essay

Lying, Sneaking, and Obstruction of Justice: Children and Politicians

I have some really great children that I love a lot. But they make mistakes. They are old enough to know when they haven’t done the right thing. But they are still learning, so their instinct is to hide.

They don’t like to tell me when something goes wrong. (I can tell by the screaming sometimes.) They sometimes give me the right answer instead of the one that is actually true. (“Did you brush your teeth?” “Yes.” “Your toothbrush is dry. Go brush your teeth.”)

Kids like to hide things like gum and candy wrappers. They will lie about what happened and say they didn’t do it when they really did. They don’t ask permission and they sneak and they hide. I think this is pretty normal for every kid out there. I know I did it.

But this behavior, while it seems childish, can continue on and on. We all are guilty of lying, sometimes more often than we think. We hide and sneak. We try to save face and appear better than we are.

I was thinking about how when politicians and powerful people get into trouble, I often hear the words “obstruction of justice.”  They are doing the same things as my children: hiding candy wrappers, telling falsehoods, and trying to appear like they are doing the right thing when they are not.

It’s hard to tell the truth. It’s really hard to admit when you make a mistake. It’s hard to always ask for permission. It’s hard to live with integrity, where you don’t have anything to hide.

I once broke a computer at work years ago. It was a huge mistake. And I had to tell them about it. So I did, even though I was a bit scared. But it turned out just fine. Everyone makes mistakes. It’s when you don’t admit the mistake that it really becomes a problem.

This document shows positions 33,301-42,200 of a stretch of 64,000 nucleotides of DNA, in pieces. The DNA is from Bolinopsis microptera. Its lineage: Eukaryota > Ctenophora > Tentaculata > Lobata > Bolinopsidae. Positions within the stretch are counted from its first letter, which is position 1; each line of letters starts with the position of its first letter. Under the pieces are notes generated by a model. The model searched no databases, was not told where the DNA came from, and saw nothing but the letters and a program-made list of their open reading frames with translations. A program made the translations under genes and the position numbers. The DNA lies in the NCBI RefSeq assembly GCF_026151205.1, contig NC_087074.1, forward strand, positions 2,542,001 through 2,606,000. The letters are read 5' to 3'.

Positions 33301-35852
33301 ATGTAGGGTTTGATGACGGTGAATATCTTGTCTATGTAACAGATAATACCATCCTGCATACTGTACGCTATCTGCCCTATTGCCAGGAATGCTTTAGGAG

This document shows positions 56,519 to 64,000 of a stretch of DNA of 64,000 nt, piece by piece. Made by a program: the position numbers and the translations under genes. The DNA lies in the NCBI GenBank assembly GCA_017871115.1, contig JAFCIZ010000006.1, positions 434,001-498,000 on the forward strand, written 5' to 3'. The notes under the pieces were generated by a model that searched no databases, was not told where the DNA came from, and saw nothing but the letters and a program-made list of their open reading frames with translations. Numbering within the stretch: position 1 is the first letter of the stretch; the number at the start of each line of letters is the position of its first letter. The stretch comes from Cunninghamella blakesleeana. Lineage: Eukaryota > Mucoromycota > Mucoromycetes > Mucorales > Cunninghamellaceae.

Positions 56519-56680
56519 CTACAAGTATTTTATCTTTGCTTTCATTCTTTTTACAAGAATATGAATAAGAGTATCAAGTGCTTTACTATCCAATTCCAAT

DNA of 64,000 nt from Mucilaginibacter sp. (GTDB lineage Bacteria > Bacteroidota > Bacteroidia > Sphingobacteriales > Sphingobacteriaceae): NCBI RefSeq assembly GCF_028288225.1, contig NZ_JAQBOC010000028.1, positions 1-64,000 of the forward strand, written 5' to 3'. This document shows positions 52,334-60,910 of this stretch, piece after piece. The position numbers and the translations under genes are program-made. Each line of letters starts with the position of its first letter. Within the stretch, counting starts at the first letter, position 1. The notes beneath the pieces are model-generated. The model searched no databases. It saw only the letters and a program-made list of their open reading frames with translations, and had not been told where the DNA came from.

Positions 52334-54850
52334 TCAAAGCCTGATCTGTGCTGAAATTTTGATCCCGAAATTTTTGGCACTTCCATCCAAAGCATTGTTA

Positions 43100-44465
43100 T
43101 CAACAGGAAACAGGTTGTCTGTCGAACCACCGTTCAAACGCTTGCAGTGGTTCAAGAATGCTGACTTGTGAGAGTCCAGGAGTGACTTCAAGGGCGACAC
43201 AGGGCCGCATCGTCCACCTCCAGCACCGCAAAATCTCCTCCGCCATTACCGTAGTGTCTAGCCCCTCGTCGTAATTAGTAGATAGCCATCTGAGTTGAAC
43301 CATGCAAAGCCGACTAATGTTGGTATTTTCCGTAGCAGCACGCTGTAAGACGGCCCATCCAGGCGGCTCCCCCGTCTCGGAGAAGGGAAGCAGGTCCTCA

I know my husband, as a manager, would much rather his employees talk to him about the mistakes they make instead of just hoping it goes away. He’s had multiple employees damage vehicles without admitting any fault. They all get found out, and it would have been so much easier for them if they would have admitted what they did when they did it.

When we tell the truth and admit our mistakes, frankly and honestly, we feel better and we are able to move forward. We usually can’t hide things very well. They resurface and they come up. But if we just admit what we did was wrong, we apologize, and we work to make it right, we find ourselves happier, in control of our life, and more able to develop good relationships and help others.

People actually think higher of those who admit they are wrong. We try to hide our shame sometimes so people will like us, but in reality, the effects are the opposite. Vulnerability is a positive thing, not negative, and we would all do well to be more forthcoming about fixing our mistakes instead of hiding them.

Sometimes the most powerful people haven’t learned this lesson. I’m trying to teach my kids: telling the truth is so important. I am often much more supportive and gentle when my kids admit a mistake than when I find out on my own. When we want an increase of love, we do that by seeking help in confessing and fixing, not in hiding.

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